Giving your elevator speech should of course include all the essentials – name, role and expertise, interests – but don't forget to throw in an interesting curve ball that will make your particular audience remember you. Are you speaking to someone who's based in Southeast Asia? If you have a passion for scuba diving and got your advanced dive license in Thailand – share that tidbit with your new connection. You and I both know is it's more likely she will later recall "the woman who scuba dives in Thailand" than "the woman from the product sales division." But better yet, it could help her remember you as "the scuba diver from product sales." Are you speaking with a chemistry educator? Mention your company's leadership role in developing a local science festival. Not only do you have an opportunity to connect on a personal level by sharing interests, but your new contact gets a better sense of who you are and whom you represent.
Once you've exchanged cards, feel free to jot down a word or two on their card to proactively capture a follow-up action. Thank each person for their time, their insights and maybe even their jokes or stories. In closing, make it clear what's next; you'll call to set a date, develop a program, pursue a partnership, or just keep the door open.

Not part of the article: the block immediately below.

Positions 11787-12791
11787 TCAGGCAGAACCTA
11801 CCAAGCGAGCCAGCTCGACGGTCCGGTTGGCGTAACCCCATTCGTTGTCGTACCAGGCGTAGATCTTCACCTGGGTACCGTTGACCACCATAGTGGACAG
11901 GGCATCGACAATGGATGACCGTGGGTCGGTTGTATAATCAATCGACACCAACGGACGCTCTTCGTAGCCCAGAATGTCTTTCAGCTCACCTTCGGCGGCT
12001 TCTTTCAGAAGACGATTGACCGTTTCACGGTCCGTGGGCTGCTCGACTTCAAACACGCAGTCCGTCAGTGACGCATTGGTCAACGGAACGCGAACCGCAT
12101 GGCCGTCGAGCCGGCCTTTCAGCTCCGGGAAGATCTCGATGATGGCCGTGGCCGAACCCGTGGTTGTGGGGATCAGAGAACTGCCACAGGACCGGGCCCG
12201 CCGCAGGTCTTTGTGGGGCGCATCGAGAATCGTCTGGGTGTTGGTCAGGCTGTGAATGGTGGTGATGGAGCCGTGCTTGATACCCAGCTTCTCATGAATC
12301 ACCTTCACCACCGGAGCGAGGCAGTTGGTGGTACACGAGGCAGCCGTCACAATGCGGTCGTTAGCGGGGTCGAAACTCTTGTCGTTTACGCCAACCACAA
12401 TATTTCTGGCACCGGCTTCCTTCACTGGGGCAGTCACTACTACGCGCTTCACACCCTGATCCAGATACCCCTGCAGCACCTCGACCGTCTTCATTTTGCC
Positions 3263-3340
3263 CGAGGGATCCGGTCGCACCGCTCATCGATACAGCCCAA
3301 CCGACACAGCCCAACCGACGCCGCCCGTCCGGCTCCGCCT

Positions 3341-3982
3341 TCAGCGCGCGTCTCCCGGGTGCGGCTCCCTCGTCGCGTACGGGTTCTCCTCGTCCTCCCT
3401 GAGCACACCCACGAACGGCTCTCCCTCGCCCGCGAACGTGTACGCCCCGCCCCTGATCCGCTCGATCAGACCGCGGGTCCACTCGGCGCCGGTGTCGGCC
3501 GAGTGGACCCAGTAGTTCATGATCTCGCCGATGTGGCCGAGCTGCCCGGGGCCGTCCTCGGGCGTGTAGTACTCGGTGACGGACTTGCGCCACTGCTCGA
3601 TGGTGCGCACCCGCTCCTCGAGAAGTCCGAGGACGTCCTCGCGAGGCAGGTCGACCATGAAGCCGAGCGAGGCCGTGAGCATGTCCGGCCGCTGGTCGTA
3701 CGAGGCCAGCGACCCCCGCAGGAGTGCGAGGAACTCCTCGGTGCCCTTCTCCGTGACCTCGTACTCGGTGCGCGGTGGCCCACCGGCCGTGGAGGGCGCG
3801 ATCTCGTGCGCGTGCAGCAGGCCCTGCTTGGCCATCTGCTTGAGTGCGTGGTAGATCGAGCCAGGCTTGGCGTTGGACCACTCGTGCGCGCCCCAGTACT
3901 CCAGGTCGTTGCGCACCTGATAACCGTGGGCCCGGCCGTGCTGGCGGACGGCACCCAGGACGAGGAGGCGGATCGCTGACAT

5. Follow-Up Effectively
Following up with new contacts is critical if you want to really lock in your new connections. When drafting up your note, mention your meeting and something interesting you remember learning during the conversation. Find a way to add value to your note by attaching an article or website link that might be useful to the other person. However, be careful not to send anything that feels like a "hard sell." End the note using the same steps you used to close your elevator speech – stating you hope to keep in touch with the person and will write again soon to share business insights or synergies.
It's always great to meet new people, but be careful not to overlook the wonderful network of current and former colleagues that you've already constructed. Keep in touch with them. Thanks to sites like Facebook and LinkedIn, this should be easy. No excuses, give it all you've got.
Here's a good first step: add me to your network. Find me on Twitter @KatieChemist and let's grow our networks together.
(1) Special thanks to Jody Kocsis and Amber Hinkle for introducing me to Speed Networking at the "Women in Industry" Breakfast at the ACS National Meeting (2007) and further introducing me to SPICE in (2008). SPICE was a project of the national Women Chemists Committee (WCC) of the American Chemical Society (ACS).
Catherine T. "Katie" Hunt, Ph.D., is director, Innovation Sourcing and Sustainable Technologies, at The Dow Chemical Company and 2007 President of the American Chemical Society. Her bimonthly column appears exclusively on ChemicalProcessing.com. Follow her on Twitter @KatieChemist.